Use this form to send me a message.
Throughout the site, a careful reader will of course find out a little more about me, (as much as I am willing to put into a published document ...,) and a lot more about how I think, but there is also a more explicit brief personal statement.

your web page would look a lot better if you put your photo at the top, instead of all those flags ... then other people would know what you look like when they read your page. (23 Jul 01)

very good, if not very inspired. [and later:] as stated very very good, hope u get to get to know more about we africans, when u have some time travel to Dande. (20 Aug 04)

I have really enjoyed perusing your website - it is wonderful, interesting and very inspiring. I am curious to know how you created it ... (21 Oct 06)

But things should not be all serious – not that computing is very serious: programming to me is awfully close to game-playing and can be no less addictive –, and you may want to start by reading my favourite two jokes, and a not-so-funny little fable.

Even the jokes are not all that funny, are they? I hope you appreciated them anyhow. (Some people have said that being a teacher has affected me, so that I cannot help trying to 'enlighten' others; but perhaps that 'fault' was there already, and is one of the reasons that I enjoy working as a teacher.) By the way, I also very much enjoy Gary Larson's cartoons, showing what life looks like from The Far Side.

On this website I am also making available some of my own stuff, which at times is slightly personal; such as the following:
  • Amended and much extended versions of notes which I originally prepared for my classes when I was teaching the IB's Theory of Knowledge course. They too do have, as my colleagues kept telling me, a rather specific style, but I am happy for them to be used, for any non-commercial purpose (and it would be nice to be mentioned.)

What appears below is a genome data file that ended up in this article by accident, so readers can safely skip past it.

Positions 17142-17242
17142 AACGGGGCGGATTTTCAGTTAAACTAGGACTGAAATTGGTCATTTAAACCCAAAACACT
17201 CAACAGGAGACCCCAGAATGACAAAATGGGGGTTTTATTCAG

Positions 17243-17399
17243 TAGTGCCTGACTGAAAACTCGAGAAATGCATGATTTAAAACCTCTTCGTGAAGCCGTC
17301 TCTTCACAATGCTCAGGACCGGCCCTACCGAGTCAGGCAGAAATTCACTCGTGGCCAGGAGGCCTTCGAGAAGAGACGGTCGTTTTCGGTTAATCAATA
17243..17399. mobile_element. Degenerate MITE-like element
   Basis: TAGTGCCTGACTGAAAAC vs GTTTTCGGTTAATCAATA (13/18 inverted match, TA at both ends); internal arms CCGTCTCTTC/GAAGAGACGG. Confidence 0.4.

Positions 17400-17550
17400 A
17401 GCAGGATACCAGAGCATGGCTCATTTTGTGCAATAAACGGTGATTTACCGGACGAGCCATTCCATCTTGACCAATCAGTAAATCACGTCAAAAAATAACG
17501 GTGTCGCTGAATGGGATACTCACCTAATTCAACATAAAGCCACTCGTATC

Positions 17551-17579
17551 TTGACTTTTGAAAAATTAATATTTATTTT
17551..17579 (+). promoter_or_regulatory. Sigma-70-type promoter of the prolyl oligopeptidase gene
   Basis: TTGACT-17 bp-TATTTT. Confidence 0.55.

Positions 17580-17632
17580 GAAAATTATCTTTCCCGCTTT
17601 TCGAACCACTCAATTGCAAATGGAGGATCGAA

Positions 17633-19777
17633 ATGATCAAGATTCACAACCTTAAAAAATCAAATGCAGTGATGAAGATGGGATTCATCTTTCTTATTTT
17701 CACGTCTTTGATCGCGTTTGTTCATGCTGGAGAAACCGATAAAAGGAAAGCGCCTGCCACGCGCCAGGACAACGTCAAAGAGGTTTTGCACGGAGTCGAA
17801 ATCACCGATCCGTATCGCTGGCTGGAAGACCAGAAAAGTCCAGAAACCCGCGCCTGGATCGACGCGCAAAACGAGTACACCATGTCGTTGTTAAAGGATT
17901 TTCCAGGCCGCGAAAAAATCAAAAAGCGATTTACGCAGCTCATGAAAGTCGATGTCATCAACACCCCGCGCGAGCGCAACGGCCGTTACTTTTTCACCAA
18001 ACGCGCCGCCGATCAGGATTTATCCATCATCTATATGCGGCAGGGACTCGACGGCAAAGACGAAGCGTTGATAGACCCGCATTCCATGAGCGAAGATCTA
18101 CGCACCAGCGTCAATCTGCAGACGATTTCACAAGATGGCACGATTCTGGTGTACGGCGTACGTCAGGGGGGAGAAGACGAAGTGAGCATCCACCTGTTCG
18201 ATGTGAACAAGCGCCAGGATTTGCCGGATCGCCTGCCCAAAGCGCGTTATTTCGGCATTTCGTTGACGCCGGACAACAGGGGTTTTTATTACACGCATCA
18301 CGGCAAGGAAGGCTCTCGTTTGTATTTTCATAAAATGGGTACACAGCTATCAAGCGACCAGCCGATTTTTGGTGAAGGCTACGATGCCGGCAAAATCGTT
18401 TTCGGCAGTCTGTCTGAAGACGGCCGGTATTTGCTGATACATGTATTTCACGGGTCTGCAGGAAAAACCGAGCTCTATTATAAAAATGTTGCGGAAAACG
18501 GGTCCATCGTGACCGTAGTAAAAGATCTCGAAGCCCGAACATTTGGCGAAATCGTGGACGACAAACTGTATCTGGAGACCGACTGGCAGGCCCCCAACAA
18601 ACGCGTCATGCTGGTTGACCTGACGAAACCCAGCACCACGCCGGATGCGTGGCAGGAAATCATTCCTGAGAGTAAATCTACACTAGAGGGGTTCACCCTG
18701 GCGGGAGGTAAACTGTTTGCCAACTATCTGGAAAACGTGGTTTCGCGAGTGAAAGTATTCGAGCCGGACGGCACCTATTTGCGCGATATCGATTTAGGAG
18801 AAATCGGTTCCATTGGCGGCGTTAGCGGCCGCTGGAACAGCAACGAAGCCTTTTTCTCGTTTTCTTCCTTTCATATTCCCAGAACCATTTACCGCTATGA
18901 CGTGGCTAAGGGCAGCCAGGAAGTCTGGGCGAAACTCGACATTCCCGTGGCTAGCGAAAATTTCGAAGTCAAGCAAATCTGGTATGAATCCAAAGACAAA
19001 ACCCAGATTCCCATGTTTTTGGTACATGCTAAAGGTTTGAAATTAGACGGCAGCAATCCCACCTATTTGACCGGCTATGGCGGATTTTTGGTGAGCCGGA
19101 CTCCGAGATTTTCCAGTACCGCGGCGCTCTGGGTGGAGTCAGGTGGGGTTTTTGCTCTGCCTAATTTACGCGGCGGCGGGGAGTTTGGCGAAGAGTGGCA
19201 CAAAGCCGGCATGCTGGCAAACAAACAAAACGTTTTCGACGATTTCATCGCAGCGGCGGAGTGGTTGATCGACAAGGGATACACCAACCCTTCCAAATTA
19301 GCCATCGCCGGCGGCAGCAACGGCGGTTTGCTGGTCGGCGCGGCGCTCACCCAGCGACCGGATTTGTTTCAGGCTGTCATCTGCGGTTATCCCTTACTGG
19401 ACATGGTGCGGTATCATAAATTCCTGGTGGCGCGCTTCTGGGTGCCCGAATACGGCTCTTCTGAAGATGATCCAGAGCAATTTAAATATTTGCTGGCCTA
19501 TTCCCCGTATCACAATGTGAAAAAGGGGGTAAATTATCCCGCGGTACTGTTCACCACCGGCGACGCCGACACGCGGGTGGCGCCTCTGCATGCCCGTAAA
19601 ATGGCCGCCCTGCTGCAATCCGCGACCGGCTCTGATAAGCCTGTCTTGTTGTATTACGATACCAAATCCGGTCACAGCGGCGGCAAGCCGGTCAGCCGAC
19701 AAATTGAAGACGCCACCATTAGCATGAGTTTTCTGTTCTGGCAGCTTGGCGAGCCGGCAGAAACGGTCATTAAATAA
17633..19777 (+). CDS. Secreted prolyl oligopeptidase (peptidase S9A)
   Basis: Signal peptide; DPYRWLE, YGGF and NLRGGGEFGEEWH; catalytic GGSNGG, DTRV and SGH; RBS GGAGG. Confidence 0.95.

• Brief abstracts (of up to 400 or 800 words each) of some articles and non-fiction books I have been (re-)reading in the past few years. I have been writing such abstracts for quite a long time now – in the first place for myself of course, to help me understand better what I have read. It is not without some hesitation that I share them here, because my misunderstandings that they may reveal ...
  • Some of my other materials for the subjects I teach: a vocabulary list, a kanji map and grammar notes for the Japanese ab initio course, (which require a Japanese font to be installed;) and collections of maths problems I have made up.
  • On the non-academic – or at least not quite so academic – side, there still are notes I put together for the CAVRA unit of which I was a member at Atlantic College, including a First Aid breviary.

A brief 'history of computing':
  • After a few very early, very limited experiences with Basic on a mainframe, I tried programming again, this time in Pascal, when I took up an idea of a friend of mine (AT) to make nip (= niHONGO pRACTICE,) a small program to help with the learning of Japanese vocabulary, using the method of flashcards.
  • Then another friend of mine (APM) took up Delphi and has become very good at it, and we wrote the Windows version of the Lüscher Colour Test together. Not that we thought the results should be taken too seriously, but what they say about a person can be interesting, and can lead to a good conversation. (The self-extracting file that is downloaded needs to be run to make the program-file, luscher.exe.)
  • A bit later I tried out Java, and wrote an applet to administer multiple-choice tests; so you can read how to run it, or take a First Aid quiz, or take a small logic test.
    (While this applet does use the mouse, there are no buttons – after all, my screen is quite flat, isn't yours? However, those people who prefer the other style like it for apparently the same reason, because it is transparent – in the rather different sense of the icons, say, giving them easy access to their documents.)
  • At the same time I started to try some JavaScript, to make my pages interactive, (as in 'Air Miles', a little script to calculate the distance between two points on the earth,) but for a long time felt frustrated that the scripts had to be very complicated to work with different browsers. Fortunately that problem was largely overcome, with the versions of Internet Explorer from 5.5.
  • While I had not enjoyed Delphi and Java very much, perl had a much greater immediate appeal. Java applets run on the client – that is on your computer –, but perl scripts run on the web server, i.e. the computer where the site is stored, and so pages can become more truly interactive: the on-line version of the Lüscher Colour Test was programmed in perl.
  • But these days I am mostly using php, another server-side scripting language, which I find even more fun than perl, and much more powerful for doing things on the web: for both AC and GHA I have written programs for on-line report-writing, for instance, using SQLite as the database.
  • While I (have to) keep up with MS Windows, Office and so on, because other people are using them, I have found Linux, and especially Linux Mint, much easier, more powerful and so much more fun – "fun", again! – to use: I get especially annoyed with how MS tries to do things for the user. (You can click on the penguin ...)